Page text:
For a web proxy to provide encryption, it would need its own certificate, but that would prevent the consumer device from verifying the signatures of the websites and services to which the device is ultimately connecting
To accommodate commercial and deployment realities22, it is possible for a network administrator
(e.g., a CSP or an enterprise IT administrator) both to disable encryption and to force traffic to bypass the proxy entirely when the SPDY Proxy is in use.
Figure 5 - Simplified view of a device using a web proxy service
An important difference between Figure 4 and Figure 5 is that when SPDY Proxy is in use (Figure 4), multiple web connections (on the right hand side of the diagram) are part of the same SPDY connection “SPDY Proxy Connection”); conversely, when the generic web proxy is in use, the connections remain separate.
Finally, it is worth explicitly noting that techniques to encrypt and obfuscate traffic are evolving rapidly, so it is vitally important that CSPs understand and assess their solution vendors’ capabilities to adapt to these changes. For instance, can software updates provide new capabilities in the field, or will a hardware upgrade be required? Can the traffic classification solution combine multiple techniques (e.g., measurements, analyzers, and heuristics)?23
22For instance, an IT administrator must enforce acceptable use policies and prevent data theft, and CSPs are often under
regulatory requirements to filter inappropriate or illegal content. More information is available here:
For those especially interested in the subject, the GSMA has released a position paper called Network Management of Encrypted Traffic. In this paper, they (like this paper) explain various encryption technologies and then go on to make specific recommendations for “technical architects with knowledge of the operator network traffic management functions”.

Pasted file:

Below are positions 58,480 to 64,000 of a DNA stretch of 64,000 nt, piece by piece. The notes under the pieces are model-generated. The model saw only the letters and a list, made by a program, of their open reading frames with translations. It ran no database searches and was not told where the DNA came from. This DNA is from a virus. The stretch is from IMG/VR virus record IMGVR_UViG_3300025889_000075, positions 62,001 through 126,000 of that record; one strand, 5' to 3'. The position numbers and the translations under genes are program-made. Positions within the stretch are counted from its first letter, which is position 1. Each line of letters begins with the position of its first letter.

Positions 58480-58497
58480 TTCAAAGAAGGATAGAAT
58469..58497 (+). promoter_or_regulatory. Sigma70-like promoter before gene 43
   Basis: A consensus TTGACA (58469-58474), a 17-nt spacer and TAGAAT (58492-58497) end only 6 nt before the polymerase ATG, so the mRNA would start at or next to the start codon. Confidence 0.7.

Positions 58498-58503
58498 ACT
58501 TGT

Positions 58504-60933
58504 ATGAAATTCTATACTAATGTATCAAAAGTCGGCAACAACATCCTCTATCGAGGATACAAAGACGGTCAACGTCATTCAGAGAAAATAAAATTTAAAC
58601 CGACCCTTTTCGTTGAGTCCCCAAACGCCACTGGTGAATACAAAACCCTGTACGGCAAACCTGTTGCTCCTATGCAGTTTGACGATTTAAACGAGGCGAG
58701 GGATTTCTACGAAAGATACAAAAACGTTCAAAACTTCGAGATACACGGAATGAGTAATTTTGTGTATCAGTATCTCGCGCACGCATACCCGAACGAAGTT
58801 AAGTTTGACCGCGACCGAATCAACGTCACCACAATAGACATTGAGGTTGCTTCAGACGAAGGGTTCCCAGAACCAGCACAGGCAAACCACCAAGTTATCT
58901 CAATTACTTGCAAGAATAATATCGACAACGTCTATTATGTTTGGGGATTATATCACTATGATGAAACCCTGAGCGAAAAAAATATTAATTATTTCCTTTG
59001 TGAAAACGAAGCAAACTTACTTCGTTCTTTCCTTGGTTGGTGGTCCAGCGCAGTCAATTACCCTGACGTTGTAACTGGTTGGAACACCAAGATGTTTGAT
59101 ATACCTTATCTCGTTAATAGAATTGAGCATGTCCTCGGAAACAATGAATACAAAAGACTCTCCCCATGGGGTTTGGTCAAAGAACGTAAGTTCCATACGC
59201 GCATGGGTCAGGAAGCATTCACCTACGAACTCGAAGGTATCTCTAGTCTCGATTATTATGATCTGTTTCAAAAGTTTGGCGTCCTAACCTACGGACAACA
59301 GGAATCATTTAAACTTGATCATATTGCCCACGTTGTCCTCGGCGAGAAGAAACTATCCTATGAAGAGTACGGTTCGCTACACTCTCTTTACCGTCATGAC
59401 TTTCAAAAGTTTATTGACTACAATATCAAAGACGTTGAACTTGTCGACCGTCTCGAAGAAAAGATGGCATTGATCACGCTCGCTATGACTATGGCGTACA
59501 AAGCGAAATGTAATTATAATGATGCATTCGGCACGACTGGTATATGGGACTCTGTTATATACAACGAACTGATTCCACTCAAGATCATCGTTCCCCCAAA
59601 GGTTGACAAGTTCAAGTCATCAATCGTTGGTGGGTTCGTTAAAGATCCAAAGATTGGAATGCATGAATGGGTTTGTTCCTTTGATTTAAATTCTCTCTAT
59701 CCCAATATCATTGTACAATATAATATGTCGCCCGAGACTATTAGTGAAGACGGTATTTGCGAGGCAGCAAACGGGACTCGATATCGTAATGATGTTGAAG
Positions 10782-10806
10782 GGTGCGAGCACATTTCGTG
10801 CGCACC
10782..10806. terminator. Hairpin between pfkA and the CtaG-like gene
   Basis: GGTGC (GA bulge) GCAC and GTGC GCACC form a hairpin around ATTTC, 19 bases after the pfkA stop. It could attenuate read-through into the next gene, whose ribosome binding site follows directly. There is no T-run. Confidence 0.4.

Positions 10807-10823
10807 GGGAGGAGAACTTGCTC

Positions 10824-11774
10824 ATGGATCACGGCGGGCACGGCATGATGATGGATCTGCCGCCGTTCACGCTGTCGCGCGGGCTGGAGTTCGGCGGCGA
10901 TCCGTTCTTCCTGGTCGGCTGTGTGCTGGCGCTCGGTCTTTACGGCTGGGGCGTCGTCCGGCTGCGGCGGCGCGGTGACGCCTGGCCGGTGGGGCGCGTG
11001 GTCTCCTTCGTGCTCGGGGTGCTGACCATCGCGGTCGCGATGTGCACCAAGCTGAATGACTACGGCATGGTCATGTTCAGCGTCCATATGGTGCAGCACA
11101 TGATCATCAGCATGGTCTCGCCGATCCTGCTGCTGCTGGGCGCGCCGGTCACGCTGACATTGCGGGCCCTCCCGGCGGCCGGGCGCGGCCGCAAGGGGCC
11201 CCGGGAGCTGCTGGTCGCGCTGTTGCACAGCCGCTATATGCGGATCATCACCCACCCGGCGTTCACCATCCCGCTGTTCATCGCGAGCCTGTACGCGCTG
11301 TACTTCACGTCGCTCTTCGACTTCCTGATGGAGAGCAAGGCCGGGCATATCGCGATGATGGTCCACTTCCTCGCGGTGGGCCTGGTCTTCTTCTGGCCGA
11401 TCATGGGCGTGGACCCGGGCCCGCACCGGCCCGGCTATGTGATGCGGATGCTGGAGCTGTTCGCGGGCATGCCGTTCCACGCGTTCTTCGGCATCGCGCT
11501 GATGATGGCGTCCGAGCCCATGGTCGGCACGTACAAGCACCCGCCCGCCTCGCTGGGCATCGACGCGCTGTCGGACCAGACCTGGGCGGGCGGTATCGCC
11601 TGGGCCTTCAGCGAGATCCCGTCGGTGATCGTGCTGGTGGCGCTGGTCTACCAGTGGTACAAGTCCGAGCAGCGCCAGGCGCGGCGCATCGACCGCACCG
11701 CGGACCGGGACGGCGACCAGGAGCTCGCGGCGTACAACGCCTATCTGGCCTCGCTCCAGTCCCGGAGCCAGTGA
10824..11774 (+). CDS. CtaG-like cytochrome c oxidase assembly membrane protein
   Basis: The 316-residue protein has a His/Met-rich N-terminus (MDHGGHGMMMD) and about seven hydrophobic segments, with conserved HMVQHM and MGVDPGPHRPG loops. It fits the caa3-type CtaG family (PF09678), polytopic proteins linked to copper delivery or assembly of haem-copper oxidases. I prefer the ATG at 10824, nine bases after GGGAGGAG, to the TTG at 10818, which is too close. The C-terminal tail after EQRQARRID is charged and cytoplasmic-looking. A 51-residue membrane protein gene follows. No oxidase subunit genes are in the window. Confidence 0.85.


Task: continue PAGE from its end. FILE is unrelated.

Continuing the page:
Accurate traffic identification and insightful measurements form the foundation of network business intelligence and network policy control. Without identifying and measuring the traffic flowing on their networks, CSPs are unable to craft new subscriber services, optimize shared resource utilization, and ensure correct billing and charging.
First and foremost, CSPs must understand their use cases (now and in the future), as these determine tolerance for accuracy (completeness, false positives, false negatives). It is likely less of a problem if reports show information that is wrong by a small margin, but it can be catastrophic (and very public) if subscriber billing/charging is incorrect or management policies are applied to the wrong traffic. Traffic classification goes beyond identification (i.e., determining what the traffic is) and extends into extracting information (e.g., video resolution, media type, CDN of origin, etc.) and measuring
characteristics (e.g., duration, QoE, etc.); however, not all solutions are created equal.
Many techniques exist to identify traffic and extract additional information or measure quantities, ranging from relatively simple (e.g., regular expressions) to extremely complex (e.g., stateful trackers and analyzers); in general, advanced techniques that can provide the most comprehensive information and actionable utility are processor-intensive and are therefore only available on best-of-breed DPI and policy control platforms. So-called embedded solutions typically make do with simplistic approaches. Faced with such variation, CSPs must understand the technologies, trade-offs, and deployment challenges that exist in the context of traffic classification. For instance, to be useful in a modern network, solutions must be able to overcome routing asymmetry, the increasing adoption of
encryption, and the prevalence of tunneling and encapsulation. To remain valuable as the Internet of Things emerges, solutions must be able to provide deep device-level insight.
Only when CSPs have this detailed understanding can they ask the right questions in order to truly understand what a vendor is providing, and any limitations that would otherwise be hidden.
Traffic Classification Requirements
After examining the many factors that must be considered when identifying and measuring Internet traffic, a number of requirements and questions emerge.
Consideration Requirement/Question Explanation
Traffic Classification Capabilities
Completeness: What is the percentage of traffic that fails to be positively identified (e.g., receives a label of “unrecognized”, “unknown”, “TCP”, “UDP”, etc.)?
The number of entries in a signature library is irrelevant – as there are many techniques to artificially inflate this count – so the best measure of completeness (i.e., how much traffic a CSP can expect to be recognized) is a metric about recognized and unrecognized traffic.